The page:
WPILib’s documentation contains a list of manufacturers who have been approved to have manufacturer IDs set aside for use when addressing CAN devices in the FRC control system. I thought it might be interesting to do a breakdown of who these companies are, and what they’re using the bus for - or what they will use it for.
1 - NI
We start off with NI, the company that makes the roboRIO. It’s fairly obvious what they’re using it for, given that it’s been required on all FRC robots since 2015. Also of note is the Digilent DMC-60C, which I assume used this ID as they’re owned by NI… assuming they bothered to change it from 4.
2 - Luminary Micro
Two in and we already have a bit of an interesting one. In 2009, Luminary Micro released a motor controller called the Jaguar, which was the first CAN motor controller available in FRC. That same year, they would be bought by Texas Instruments. In 2012, IFI would acquire the Jaguar design, making Luminary Micro’s ID doubly obsolete. Despite this, it seems that the Jaguar remained on Manufacturer ID 2 until CAN support was discontinued for the 2018 season, as evidenced by no entries for TI or IFI/Vex on this list and the WPILib Jaguar code from 2016.
3 - DEKA
Dean Kamen’s company. As far as I know, this is unused, and I’m not sure when it would be used seeing as DEKA doesn’t, and hasn’t to my knowledge produced any FRC electronics. Perhaps it would be used if FIRST themselves had made a CAN device? Maybe DEKA had some CAN stuff lying around at some point that they thought would be useful to donate?
4 - CTR Electronics
CTRE is the company behind the Talon SRX, Victor SPX, and Talon FX motor controllers, as well as the outgoing Power Distribution Panel and Pneumatics Control Module, introduced in 2015. Their ID has seen plenty of use over the years, and while their PDP and PCM will mostly be replaced next year, there’s certainly more to come using this ID in the future.
5 - REV Robotics
REV is best known for their SPARK MAX motor controller, which was their entry to the CAN bus in the 2019 season. Their upcoming CAN products include the Power Distribution Hub and Pneumatic Hub, the incoming replacements for the aforementioned CTRE control system components.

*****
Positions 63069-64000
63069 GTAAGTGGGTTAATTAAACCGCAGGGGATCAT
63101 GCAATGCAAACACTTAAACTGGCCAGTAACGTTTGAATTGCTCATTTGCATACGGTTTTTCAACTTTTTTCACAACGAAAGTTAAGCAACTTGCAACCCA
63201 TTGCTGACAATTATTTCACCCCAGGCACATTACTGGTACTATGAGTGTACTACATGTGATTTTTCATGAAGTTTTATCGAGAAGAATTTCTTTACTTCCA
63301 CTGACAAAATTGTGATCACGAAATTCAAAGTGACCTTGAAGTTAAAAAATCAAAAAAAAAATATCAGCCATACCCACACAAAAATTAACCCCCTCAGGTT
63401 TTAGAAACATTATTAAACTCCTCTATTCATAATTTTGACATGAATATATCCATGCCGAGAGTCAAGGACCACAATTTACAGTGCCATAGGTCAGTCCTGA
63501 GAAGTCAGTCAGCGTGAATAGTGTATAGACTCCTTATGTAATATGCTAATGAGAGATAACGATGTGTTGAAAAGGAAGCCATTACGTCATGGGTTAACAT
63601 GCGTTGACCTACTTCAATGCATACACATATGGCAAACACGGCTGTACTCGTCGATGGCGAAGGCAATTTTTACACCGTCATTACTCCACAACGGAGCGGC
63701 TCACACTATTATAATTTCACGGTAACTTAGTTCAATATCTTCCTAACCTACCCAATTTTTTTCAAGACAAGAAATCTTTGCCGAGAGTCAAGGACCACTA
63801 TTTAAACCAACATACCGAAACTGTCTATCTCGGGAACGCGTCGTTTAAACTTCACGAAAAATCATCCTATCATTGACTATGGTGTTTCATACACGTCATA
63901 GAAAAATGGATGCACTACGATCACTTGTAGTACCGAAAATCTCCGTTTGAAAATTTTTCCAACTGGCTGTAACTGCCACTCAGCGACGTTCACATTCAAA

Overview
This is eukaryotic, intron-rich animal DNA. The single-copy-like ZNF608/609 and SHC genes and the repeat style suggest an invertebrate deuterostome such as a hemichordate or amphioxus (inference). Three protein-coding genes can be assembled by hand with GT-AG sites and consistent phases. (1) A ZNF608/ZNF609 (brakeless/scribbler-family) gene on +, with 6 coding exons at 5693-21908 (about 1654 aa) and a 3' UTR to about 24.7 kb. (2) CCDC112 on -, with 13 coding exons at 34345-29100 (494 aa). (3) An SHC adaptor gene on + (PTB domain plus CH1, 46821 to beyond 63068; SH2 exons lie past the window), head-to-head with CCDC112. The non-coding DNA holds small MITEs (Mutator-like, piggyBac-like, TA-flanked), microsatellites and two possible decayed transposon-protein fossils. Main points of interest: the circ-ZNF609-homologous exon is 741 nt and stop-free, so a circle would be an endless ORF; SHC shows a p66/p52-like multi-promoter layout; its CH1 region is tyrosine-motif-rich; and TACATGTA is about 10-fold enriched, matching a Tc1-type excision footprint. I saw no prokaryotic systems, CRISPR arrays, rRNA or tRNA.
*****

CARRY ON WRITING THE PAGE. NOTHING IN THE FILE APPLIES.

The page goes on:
6 - Grapple
I can’t find anything about this company. I’ve only been able to find one FRC-related thing related to an organization called “Grapple”, and it’s this GitHub page, containing a single repository for an outdated fork of Jaci’s Pathfinder, the precursor to PathWeaver. I don’t know if it’s the same Grapple that requested the ID, but I guess it’s theirs if the other Grapple won’t use it.
Edit: It’s now been confirmed that the Grapple listed in the CAN spec is Jaci’s Grapple. She had planned to make CAN stuff but plans unfortunately seemed to fall through.
7 - MindSensors
MindSensors made the SD540C motor controller, legalized for the 2017 season. Their manual is in Comic Sans. That should tell you everything you need to know about it.
8 - Team Use
This is, presumably, open to any team putting their own CAN device on the network.
9 - Kauai Labs
Kauai Labs is best known for their NavX line of IMUs. However, they don’t use CAN. What they do have that uses CAN, is their VMX-pi robot controller, which supports WPILib and CAN. They released it in 2017 as an alternative to the roboRIO, and while it likely doesn’t see much FRC use due to that, it has its own little ecosystem under Studica, and should be compatible with existing FRC hardware.
10 - Copperforge
Copperforge has, so far, released one FRC product, the Lasershark LiDAR sensor. Currently, they have no FRC-specific CAN products, however they did plan to at one point release a CAN version of the Lasershark and have a USB CAN interface board available called the VulCAN, however it does not seem to have any FRC-related software at the moment, ultimately leaving this ID unused. As far as I know, they are still an active company, so there could very well still be something in the works for a CAN device from Copperforge.
11 - Playing with Fusion
Playing with Fusion released the Venom motor with integrated controller for the 2020 season. It supports CAN, as does their time-of-flight sensor, released around the same time.
12 - Studica
Studica is probably best known in FRC circles as a redistributor of FRC parts for the Canadian market. However, they also have a non-FRC control system based around Kauai Labs’s VMX-Pi controller as mentioned above. Included in this is their own motor controller, the Titan Quad. While it’s not FRC legal, it does have a library available for WPILib, meaning their ID is used.
I hope this breakdown of the currently used CAN IDs was interesting. Hopefully, this can provide some idea of what’s available now, what there may have been plans for, and what will be available in the future. This is my first time making a post like this, so please let me know if there’s something I could improve on formatting-wise or if I got something wrong.